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Statement

The Public Health Institute Denounces Cuts to the Prevention and Public Health Fund as Harmful to Nation’s Health and Economy

The Public Health Institute is profoundly disappointed that the Prevention and Public Health Fund was cut by $5 billion over the next ten years in an agreement signed into law by President Obama. As we enter the ACA's third year, PHI is more committed than ever to the law's promise to build a healthier nation. But this won't happen unless we make our voices heard.

“The Public Health Institute is profoundly disappointed that the Prevention and Public Health Fund (Prevention Fund) was cut by $5 billion over the next ten years in an agreement signed into law on Saturday by President Obama. At a time when skyrocketing healthcare costs constitute a major threat to the country’s economic sustainability, slashing prevention funding is shortsighted and ineffective policy making.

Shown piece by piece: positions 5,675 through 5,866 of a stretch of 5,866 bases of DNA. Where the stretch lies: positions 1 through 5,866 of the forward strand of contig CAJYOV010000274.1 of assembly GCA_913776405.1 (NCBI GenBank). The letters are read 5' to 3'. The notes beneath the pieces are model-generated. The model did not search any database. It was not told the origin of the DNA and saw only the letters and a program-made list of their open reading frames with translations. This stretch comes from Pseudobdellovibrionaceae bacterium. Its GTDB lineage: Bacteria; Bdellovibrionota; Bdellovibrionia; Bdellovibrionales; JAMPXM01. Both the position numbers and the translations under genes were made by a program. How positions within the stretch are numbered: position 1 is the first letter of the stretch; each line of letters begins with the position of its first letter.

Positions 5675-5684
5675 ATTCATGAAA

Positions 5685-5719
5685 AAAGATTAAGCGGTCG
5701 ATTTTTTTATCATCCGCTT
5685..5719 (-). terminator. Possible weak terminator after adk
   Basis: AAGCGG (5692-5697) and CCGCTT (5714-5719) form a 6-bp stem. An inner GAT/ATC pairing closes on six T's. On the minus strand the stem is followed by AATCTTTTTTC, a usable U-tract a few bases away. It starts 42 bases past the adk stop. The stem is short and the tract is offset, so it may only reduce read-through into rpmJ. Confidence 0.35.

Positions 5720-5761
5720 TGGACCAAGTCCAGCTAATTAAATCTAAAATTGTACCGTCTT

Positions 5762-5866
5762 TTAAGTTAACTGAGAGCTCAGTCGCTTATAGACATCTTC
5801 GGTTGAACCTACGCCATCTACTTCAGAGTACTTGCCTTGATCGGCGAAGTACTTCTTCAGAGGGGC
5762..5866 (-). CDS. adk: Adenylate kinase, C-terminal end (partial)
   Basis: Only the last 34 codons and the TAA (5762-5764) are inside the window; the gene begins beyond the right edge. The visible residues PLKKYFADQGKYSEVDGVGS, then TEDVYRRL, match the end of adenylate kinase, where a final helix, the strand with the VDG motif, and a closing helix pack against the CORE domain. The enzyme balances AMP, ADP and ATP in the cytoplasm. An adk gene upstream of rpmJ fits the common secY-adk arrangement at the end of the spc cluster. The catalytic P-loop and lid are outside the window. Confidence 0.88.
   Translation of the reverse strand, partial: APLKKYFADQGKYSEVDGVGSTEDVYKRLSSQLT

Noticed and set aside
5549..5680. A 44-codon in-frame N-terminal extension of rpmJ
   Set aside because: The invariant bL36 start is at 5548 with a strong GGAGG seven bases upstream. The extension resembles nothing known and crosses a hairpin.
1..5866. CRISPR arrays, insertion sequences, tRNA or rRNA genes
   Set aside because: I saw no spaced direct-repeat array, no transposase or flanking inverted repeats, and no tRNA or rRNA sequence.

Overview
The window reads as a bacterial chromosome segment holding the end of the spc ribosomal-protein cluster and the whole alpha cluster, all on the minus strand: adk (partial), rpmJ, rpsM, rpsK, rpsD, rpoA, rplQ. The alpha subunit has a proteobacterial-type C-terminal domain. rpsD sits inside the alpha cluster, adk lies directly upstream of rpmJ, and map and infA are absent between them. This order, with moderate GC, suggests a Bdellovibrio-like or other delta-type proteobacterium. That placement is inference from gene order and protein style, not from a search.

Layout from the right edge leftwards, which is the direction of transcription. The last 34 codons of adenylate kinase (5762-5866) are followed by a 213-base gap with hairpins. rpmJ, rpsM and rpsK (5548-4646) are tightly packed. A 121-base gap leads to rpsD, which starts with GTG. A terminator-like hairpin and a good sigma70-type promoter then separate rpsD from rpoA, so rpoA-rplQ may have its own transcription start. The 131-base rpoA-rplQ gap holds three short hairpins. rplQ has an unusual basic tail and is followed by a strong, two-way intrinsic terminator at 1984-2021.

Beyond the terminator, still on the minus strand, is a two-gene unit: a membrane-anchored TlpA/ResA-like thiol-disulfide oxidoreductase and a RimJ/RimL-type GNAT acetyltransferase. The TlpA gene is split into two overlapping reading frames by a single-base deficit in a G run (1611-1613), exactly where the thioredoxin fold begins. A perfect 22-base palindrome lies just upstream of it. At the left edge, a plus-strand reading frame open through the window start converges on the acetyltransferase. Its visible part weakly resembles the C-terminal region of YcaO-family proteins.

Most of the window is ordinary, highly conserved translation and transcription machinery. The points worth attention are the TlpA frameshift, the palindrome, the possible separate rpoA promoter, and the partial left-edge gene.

“Initiatives like the Prevention Fund, which can help keep Americans healthy and productive while lowering healthcare costs, should be considered a vital part of the nation’s economic recovery,” said Mary A. Pittman, DrPH, president and CEO of PHI. “We are disappointed that these cuts were made for short-term political and fiscal gain, without more consideration for the long-term impact on the nation’s health and economy.”

Established under the Affordable Care Act of 2010, the Prevention Fund was originally funded at $15 billion between FY2010 and FY2019. The Prevention Fund was intended to expand and sustain national investment in prevention and public health programs to improve health and help restrain the growth of healthcare costs. For example, through the Community Transformation Grant program, the Prevention Fund currently supports evidence- and community-based interventions across the U.S. to prevent chronic disease, which accounts for 75% of all healthcare spending.

“It’s critical that remaining prevention funds go to communities to directly support their work in promoting healthy lifestyles and preventing disease at the local level,” said Matthew Marsom, Vice President of Public Health Policy and Advocacy at PHI. “If this is done I am confident that we can demonstrate concrete impacts and help to prove that prevention is the smart investment for the nation’s future.”


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